FILE - In this Feb. 6, 2017, file photo, supporters and critics of defendants on trial for charges relating to a 2014 ranch standoff at the federal courthouse gather in Las Vegas. A federal jury in Las Vegas is deliberating again in the retrial of four men accused of wielding assault weapons against federal agents in a 2014 standoff near the Nevada ranch of anti-government figure Cliven Bundy. Jurors returned to work Monday, Aug. 21, 2017, after spending a little more than two days last week going over five weeks of evidence in the case against four defendants. (AP Photo/John Locher, FIle)

FILE – In this Feb. 6, 2017, file photo, supporters and critics of defendants on trial for charges relating to a 2014 ranch standoff at the federal courthouse gather in Las Vegas. A federal jury in Las Vegas is deliberating again in the retrial of four men accused of wielding assault weapons against federal agents in a 2014 standoff near the Nevada ranch of anti-government figure Cliven Bundy. Jurors returned to work Monday, Aug. 21, 2017, after spending a little more than two days last week going over five weeks of evidence in the case against four defendants. (AP Photo/John Locher, FIle)

One of the trials stemming from the 2014 standoff at the Nevada ranch of Cliven Bundy finally came to an end today.

This is the background.

The federal government charged seventeen persons including Cliven Bundy and his two sons with an impressive array of felonies. As best I can tell, one defendant has pleaded guilty (sentenced to 7 years) and two others were convicted. One of the two convicted, an FBI informant named Gregory Burleson, got 68 years and the other, Todd Engel, has yet to be sentenced but faces 30 or so years.

The jury that convicted Burleson and Engel failed to reach a verdict on four other defendants. They were tried again beginning July 11 and today the  verdicts came in:

A federal jury in Las Vegas refused Tuesday to convict four defendants who were retried on accusations that they threatened and assaulted federal agents by wielding assault weapons in a 2014 confrontation to stop a cattle roundup near the Nevada ranch of states’ rights figure Cliven Bundy.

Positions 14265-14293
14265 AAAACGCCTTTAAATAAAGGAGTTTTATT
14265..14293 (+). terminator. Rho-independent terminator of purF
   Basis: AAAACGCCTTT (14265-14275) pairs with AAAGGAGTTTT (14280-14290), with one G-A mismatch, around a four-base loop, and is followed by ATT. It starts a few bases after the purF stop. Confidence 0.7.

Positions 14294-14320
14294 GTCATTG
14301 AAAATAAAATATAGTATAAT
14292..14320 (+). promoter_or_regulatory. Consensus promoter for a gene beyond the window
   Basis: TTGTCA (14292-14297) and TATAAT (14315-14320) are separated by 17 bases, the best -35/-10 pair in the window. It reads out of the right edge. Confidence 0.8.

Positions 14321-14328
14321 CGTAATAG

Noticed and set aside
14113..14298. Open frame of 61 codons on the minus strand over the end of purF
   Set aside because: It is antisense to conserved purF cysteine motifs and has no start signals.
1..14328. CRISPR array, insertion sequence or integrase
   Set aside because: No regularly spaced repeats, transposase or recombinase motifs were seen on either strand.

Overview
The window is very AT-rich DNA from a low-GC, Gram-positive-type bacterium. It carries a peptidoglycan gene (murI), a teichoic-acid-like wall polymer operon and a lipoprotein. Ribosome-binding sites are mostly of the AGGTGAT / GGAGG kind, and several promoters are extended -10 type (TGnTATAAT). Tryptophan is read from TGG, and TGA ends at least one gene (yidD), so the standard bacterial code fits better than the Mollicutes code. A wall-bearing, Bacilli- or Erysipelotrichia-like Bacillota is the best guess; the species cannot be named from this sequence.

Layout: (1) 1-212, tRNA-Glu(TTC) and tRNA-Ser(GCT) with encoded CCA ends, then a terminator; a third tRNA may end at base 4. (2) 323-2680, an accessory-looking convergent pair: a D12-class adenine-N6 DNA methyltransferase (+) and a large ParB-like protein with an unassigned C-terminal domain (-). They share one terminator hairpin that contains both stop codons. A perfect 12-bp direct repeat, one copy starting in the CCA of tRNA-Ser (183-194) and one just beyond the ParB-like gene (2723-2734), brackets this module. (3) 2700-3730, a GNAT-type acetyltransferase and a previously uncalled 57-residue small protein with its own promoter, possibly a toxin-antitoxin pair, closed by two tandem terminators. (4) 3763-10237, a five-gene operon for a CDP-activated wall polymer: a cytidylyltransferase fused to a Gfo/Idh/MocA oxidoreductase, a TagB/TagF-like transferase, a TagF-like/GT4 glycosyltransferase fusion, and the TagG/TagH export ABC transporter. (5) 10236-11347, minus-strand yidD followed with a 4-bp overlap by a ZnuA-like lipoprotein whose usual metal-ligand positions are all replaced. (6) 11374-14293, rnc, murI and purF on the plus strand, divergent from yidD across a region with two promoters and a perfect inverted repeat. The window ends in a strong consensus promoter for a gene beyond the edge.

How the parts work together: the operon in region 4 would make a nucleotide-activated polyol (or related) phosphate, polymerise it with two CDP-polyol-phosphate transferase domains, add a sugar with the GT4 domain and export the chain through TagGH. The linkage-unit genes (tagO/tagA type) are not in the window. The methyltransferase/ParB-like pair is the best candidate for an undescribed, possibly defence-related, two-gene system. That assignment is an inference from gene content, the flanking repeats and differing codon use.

In a stunning setback to federal prosecutors planning to try the Bundy family patriarch and two adult sons later this year, the jury acquitted Ricky Lovelien and Steven Stewart of all 10 charges, and delivered not-guilty findings on most charges against Scott Drexler and Eric Parker.

The current jury deliberated four full days after more than 20 days of testimony. The six men and six women returned no verdicts on four charges against Parker — assault on a federal officer, threatening a federal officer and two related counts of use of a firearm — and also hung on charges of assault on a federal officer and brandishing a firearm against Drexler. Navarro declared a mistrial on those counts.

None of the defendants was found guilty of a key conspiracy charge alleging that they plotted with Bundy family members to form a self-styled militia and prevent the lawful enforcement of multiple court orders to remove Bundy cattle from arid desert rangeland in what is now the Gold Butte National Monument.

This was a pretty amazing outcome as the judge, Barack Obama appointed Gloria Navarro, seemed intent upon depriving the defendants of a reasonable chance of defending themselves. She ruled that nothing that happened before the events charged in the indictment could be mentioned so, for the jury, the case begins with the standoff between Bundy and his allies and federal officers. Without the context of some calculatedly egregious provocations on the part of the Bureau of Land Management as a prelude, the defense counsel elected to not make closing arguments in protest.

Drexler’s attorney, Todd Leventhal, referred to defense teams’ complaints that Navarro set such strict rules of evidence that defendants weren’t able to tell why they traveled to the Bundy ranch.

The judge rejected testimony from five prospective defense witnesses, and Drexler and Parker were the only defendants to testify in their defense. However, the judge struck Parker’s testimony for what she said was a deliberate failure to keep his testimony within her rules.

All four defense attorneys declined Aug. 15 to make closing arguments, a gesture of standing mute that Leventhal said may have had an effect on the jury.

“As much as we were shut down from bringing anything up, the jury saw through it,” he said.

Essentially, the jury rejected the government’s case without a defense.